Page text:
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New game. Growing worms for a fisherman.


My new amputee neighbour is very keen on fishing.
My parents enjoyed fishing. I never understood why.
Remembered my mother emptying the teapot on the garden, where worms gathered to enjoy the soggy spot.
I have a long planter with last years compost in.
Yesterday dragged it over to within his hopping with crutch range, outside his kitchen door.
Put the torn up tea bags on it, with T label ’ Worms for Mike.’
As I will not be using much recycled compost from my box
during the winter months, worms will get themselves into the bottom. I can retrieve these and transfer them to ’Mike’s planter’ to breed and multiply .
Costs nothing. All good fun.

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Agree Diane, I can never see the appeal of fishing for sport either. Fishermen say the fishes' lips feel no pain but I don't believe it - anyone who has kept goldfish in a tank will know how they use their lips to sort out what is good to eat at the bottom of the tank. And even the worms on the hook feel pain, or why would they writhe and struggle?
Fishing for food is different - the fish are (hopefully) killed quickly, not tortured for fun.
(Not getting at you for your worms Diane - your neighbour may well want to eat his fish! I hope you get your share of the catch after your kindness!)

3 Dec, 2016


Fishing? I have built my own fly rods and surf poles; tie my own flys; make my own lures...turn down all hook barbs and caught and released most of my catch. When someone asks me why I release my caught fish I tell them that it is for the same reason that golfers do not burn their golf balls after playing 18 holes of golf. Why do I like fishing? Why do I like gardening? The answer is that I don't know and life is too short to find reasons and explanations for doing things that one inherently enjoys for its own sake. Diane, you don't care for fishing but you have recognized that your neighbor does and have assisted him in his enjoyment....this is simply wonderful!

3 Dec, 2016


Why do people get pleasure from killing things and causing pain ?
It doesn't make sense to me.

3 Dec, 2016


My mother was very keen on fishing. She used to go along the river bank if boys were fishing, and make sure they knew how to take the hook out of the fish's mouth without hurting it. She said 'They feel pain.' She always kept her catch in a keep net, returning them to the river before coming home.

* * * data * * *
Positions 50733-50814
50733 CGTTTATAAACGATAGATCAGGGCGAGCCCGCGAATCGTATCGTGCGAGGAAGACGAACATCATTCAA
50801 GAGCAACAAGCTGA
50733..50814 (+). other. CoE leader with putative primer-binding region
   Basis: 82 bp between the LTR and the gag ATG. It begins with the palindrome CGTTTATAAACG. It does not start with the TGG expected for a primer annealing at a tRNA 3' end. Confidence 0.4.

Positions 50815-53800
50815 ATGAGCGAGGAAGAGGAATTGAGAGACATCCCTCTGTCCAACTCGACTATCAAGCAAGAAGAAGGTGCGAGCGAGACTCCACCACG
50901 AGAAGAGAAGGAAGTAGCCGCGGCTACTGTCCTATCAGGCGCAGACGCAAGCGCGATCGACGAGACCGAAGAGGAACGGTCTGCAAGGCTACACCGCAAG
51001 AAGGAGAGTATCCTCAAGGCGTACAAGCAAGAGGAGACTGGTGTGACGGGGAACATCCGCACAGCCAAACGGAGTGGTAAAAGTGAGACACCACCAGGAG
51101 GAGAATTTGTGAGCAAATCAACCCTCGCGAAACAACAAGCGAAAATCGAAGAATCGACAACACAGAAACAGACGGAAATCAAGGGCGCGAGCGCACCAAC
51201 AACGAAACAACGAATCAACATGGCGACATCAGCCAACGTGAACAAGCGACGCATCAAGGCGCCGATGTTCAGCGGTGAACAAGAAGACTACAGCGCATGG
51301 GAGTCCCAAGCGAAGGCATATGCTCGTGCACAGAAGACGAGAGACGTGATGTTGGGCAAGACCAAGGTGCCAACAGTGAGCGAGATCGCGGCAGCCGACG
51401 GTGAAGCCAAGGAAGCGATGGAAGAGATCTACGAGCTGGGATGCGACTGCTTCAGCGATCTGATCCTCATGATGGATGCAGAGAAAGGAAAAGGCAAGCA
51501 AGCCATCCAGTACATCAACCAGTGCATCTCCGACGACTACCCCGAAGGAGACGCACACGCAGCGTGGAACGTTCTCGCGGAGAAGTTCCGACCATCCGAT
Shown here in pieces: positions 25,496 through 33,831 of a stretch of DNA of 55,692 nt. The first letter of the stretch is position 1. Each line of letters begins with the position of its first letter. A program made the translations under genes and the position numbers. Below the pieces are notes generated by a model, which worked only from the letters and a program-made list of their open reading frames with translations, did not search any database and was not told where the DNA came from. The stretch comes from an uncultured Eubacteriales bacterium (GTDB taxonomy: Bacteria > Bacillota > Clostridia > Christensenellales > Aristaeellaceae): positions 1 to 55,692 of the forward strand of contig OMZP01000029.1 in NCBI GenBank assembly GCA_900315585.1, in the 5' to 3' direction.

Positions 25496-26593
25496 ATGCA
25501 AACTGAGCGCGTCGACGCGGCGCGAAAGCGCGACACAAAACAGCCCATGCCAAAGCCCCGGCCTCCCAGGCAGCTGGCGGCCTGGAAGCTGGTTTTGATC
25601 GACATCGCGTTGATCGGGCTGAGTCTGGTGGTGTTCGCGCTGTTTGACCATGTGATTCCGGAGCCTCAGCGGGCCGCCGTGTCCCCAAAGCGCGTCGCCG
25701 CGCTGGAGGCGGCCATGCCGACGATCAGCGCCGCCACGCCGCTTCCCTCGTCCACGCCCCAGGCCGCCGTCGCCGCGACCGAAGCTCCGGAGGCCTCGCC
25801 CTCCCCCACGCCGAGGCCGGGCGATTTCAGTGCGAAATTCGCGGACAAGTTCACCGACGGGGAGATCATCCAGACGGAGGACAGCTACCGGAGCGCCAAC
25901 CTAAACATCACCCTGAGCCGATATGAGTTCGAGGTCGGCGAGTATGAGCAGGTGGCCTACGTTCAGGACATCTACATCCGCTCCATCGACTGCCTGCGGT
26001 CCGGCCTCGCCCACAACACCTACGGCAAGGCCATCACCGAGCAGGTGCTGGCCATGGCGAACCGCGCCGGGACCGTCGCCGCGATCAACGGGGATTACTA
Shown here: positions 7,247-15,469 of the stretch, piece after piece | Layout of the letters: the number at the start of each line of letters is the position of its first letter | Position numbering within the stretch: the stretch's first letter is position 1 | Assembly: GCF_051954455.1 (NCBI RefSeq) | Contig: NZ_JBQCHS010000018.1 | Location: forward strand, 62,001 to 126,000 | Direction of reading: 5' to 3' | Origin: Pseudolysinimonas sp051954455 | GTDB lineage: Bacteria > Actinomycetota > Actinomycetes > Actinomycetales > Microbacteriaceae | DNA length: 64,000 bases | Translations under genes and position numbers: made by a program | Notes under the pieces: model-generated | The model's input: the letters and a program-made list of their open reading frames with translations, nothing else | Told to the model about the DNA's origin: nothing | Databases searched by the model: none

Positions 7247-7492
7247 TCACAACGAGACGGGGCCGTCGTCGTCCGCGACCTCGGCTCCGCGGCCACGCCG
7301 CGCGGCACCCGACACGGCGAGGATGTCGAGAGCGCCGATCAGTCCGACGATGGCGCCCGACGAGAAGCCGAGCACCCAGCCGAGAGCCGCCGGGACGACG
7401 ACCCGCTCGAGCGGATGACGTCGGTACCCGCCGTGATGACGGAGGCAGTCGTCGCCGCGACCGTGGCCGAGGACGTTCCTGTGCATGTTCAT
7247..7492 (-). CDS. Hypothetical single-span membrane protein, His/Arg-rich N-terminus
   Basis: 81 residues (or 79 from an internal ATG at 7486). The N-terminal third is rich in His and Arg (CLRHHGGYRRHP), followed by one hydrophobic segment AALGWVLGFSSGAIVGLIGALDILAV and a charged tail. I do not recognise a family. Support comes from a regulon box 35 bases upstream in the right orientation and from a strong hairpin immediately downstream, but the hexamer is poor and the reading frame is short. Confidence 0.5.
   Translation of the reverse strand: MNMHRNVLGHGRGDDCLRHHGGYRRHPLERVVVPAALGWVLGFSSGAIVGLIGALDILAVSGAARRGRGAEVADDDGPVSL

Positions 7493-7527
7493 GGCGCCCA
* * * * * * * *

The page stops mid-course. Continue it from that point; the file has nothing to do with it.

I think now it was just a challenge, a collecting game.

3 Dec, 2016


About the worms. A month ago there were some in my recycle compost box. Then we had the frosty days.
Today I rootled around in the box, to collect them to put in
Mike's Worm Planter with the tea bags - they were not there.
I hadnt realised they feel the cold.
Like us they do their 'gardening' when its warm weather.

3 Dec, 2016


In very cold weather they can migrate as far as 2ft down where they wont be adversely affected by the cold. They have a simple brain and nervous system. They are sensitive to light too. quite sophisticated really.

4 Dec, 2016


Oh gosh. Dont tell Hywel.
It only came about because Mike wanted my Brandling Worms for his fishing expeditions, which I refused to supply. They are too thin anyway.

5 Dec, 2016


Brandling worms are not too small and this is the worm that tackle shops supply. They are small enough to tempt the smaller fish like roach/rudd. Earthworms are less common than brandling worms.

5 Dec, 2016


I am not parting with my Brandling Worms. I am fond of them. Ha ha.

5 Dec, 2016


Thats really interesting about fishing tackle shops selling Brandling Worms. I paid £18 to get mine, including postage. Seems a better option for gardeners to visit these places than pay through the nose for them by post.
Always remember to keep the compost bin damp, cover it in winter, to keep them warm, and dont use commercial rotting chemicals, orange peel, lemon peel, onions or potato waste.
I shovelled 3 builders' buckets of potting compost from the bottom of my compost bin in September, to keep for the Spring. Filled it to the top with soft green waste.

6 Dec, 2016


I always put potato, citrus and onion skins in mine and the worms don't seem to mind, isn't that curious. perhaps my Yorkshire brandlings like it more tart :o)
wow £18 that's expensive. I didn't even put worms in mine they found their own way there.

6 Dec, 2016


See 'Compost' by Clare Foster ISBN 1-84403-405-4.

7 Dec, 2016

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